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This course covers several mathematical techniques that are frequently used in complex systems science. The techniques are covered in independent units, taught by different instructors. Each unit has its own prerequisites. Note that this course is meant to introduce students to various important techniques and to provide illustrations of their application in complex systems. A given unit is not meant to offer complete coverage of its topic or substitute for an entire course on that topic.
The units included during this offering of the course are:
(1) Introduction to differential equations (David Feldman)
(7) Introduction to information theory (Seth Lloyd)
(8) Game Theory I - Static Games (Justin Grana)
(9) Game Theory II - Dynamic Games (Justin Grana)
(10) Introduction to Renormalization (Simon DeDeo)
(11) Fundamentals of Machine Learning (Artemy Kolchinsky)
(12) Introduction to Computation Theory (Josh Grochow)
(13) Fundamentals of NetLogo (Bill Rand)
This course begin at a point in the matter which don't know it really are. It's like attending in a class in final stage! Too much math without description. Poor and very summarized definition at the beginning then falling into math without knowing why.
I was looking for diffusion and random walks to use in social science and i have strong mathematics background but nothing learned about the subject.
It's just solving some math work without explanation of what is and why is, so i quit.
I suggest to put in prerequisites, being "Undergraduates of fluid physics" !
An excellent tutorial! If you are looking for a quick way to pick up basic working knowledge of information theory you do not have to look any further as this course will get you up and running in a few hours. Moreover, it even does not assume too much of a mathematical knowledge. As long as one is well versed with high school algebra (especially logarithms and basic probability theory) everything discussed in this tutorial should be easy to process and understood.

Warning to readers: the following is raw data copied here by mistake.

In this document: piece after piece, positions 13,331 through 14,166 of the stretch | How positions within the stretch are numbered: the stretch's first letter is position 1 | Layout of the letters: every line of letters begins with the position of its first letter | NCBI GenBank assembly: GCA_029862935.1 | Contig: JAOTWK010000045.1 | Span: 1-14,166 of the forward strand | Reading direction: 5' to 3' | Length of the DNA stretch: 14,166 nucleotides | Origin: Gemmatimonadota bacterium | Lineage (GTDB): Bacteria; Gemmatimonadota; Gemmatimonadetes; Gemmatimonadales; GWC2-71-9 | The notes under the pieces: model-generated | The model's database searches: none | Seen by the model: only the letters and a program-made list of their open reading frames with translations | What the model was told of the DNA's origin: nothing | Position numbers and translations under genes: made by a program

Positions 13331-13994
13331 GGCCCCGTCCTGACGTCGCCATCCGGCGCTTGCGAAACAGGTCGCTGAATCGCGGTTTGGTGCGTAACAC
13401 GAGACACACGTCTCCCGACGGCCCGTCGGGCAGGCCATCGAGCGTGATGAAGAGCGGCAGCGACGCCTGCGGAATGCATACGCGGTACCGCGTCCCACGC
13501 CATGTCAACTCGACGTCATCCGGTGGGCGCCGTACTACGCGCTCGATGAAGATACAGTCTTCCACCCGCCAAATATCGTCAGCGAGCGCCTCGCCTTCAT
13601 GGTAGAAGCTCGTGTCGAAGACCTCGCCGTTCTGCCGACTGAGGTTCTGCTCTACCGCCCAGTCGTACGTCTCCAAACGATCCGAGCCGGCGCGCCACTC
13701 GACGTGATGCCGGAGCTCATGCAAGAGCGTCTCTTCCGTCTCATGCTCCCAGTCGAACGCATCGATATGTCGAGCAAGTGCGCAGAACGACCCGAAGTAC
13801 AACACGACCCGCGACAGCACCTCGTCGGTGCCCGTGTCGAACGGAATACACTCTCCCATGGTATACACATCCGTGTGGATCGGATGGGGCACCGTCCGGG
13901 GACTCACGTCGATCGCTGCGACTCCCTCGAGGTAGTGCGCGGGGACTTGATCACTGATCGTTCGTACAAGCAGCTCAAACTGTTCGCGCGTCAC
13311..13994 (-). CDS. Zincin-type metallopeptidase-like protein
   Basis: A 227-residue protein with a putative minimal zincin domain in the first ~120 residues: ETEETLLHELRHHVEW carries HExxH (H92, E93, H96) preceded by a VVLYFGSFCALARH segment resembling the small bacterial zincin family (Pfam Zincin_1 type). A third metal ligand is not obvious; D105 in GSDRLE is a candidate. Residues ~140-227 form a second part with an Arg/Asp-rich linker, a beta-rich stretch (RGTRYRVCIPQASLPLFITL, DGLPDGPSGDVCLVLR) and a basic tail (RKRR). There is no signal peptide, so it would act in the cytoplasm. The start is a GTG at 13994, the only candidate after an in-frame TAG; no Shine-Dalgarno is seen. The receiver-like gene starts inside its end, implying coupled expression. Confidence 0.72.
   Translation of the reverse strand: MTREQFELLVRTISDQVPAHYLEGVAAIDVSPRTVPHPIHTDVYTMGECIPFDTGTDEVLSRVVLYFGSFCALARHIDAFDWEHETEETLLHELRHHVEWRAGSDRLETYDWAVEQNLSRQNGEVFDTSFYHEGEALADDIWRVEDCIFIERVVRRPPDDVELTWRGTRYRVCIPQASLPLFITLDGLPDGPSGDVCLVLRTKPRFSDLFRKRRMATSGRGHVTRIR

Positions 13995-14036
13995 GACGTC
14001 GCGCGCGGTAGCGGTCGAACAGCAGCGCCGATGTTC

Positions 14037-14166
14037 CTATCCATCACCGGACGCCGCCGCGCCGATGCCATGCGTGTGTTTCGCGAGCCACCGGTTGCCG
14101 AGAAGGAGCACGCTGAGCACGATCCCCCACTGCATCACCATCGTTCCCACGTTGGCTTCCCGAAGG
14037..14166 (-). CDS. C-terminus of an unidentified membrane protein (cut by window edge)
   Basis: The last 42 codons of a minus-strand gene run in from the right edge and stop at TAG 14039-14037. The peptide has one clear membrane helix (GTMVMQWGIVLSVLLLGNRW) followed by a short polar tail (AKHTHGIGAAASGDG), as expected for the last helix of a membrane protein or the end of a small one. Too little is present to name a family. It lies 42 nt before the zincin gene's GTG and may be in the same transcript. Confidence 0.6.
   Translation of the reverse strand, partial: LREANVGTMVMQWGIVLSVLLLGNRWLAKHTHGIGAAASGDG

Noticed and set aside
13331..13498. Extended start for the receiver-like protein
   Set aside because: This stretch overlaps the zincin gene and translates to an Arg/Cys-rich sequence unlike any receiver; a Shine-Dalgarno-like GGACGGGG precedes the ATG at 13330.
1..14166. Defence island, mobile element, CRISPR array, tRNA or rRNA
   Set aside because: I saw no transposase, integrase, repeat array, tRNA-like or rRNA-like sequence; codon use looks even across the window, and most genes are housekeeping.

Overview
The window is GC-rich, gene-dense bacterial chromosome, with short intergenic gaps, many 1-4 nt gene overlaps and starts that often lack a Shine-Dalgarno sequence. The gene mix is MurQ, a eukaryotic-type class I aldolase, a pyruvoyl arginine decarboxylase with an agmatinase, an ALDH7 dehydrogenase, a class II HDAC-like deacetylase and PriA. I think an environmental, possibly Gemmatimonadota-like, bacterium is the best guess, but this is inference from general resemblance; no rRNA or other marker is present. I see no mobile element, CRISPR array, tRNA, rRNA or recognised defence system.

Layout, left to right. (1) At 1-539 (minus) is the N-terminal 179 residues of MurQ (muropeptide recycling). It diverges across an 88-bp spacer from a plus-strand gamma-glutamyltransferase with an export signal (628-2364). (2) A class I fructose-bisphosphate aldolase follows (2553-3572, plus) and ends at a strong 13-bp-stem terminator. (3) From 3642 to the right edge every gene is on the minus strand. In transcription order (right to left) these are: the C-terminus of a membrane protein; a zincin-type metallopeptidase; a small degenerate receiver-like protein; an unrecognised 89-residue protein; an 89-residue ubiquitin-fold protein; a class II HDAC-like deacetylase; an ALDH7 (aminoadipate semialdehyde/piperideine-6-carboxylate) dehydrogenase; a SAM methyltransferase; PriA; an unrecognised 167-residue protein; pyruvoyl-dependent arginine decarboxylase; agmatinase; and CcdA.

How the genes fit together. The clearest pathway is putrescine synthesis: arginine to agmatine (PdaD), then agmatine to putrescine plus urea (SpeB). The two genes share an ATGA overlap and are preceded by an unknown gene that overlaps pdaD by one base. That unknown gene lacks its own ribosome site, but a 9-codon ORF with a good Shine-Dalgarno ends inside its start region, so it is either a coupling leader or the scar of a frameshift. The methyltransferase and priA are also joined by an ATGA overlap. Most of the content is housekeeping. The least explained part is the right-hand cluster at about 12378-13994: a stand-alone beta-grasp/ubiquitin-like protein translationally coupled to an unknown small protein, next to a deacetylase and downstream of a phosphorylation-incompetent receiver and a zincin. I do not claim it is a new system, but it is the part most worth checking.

completed this course, spending 1 hours a week on it and found the course difficulty to be very easy.
It was a great tutorial! I keep using the Matlab's ode45 solver but didn't know how it works, this ODE tutorial answered it and that too in a light and illustrative fashion. Using the same example throughout has also helped in easy understanding.
This review pertains to the tutorial by Elizabeth Bradley.
It is a clear and easy to understand introductory course on machine learning for non-experts. The bite-size lecture videos and quiz questions after each video made it easier to understand the concept step by step.
Excellent and surprising connections. Some references to rigorous treatment and more example problems will be appreciated. Often it is mentioned about non-renormalization of gravity but no further info is provided.
Excellent course, fascinating covering updates to an area that I explored many years ago. Thoroughly recommended to anyone who is interested in understanding renormalisation and seeing where it is now. You don't need a very mathematical background to understand the course, though some basic background would probably help. Many helpful supplementary references and exercises. There should be a further course on his current work.
Outstanding introductory tutorial that is supplementing my Stochastic Processes class extremely well. This also clarified classes I took where we simulated Quantum Montecarlo Methods. It provided me a map to work off of for certain understandings I needed. I am working on the supplementary material too. This is a great starting point for self study!
Courses provided by complexity explorer are really useful for strengthening basics, scientific understanding and learning about complex systems. I am looking forward to a network science course in near future. Hopefully, it will be available in complexity explorer soon in coming time.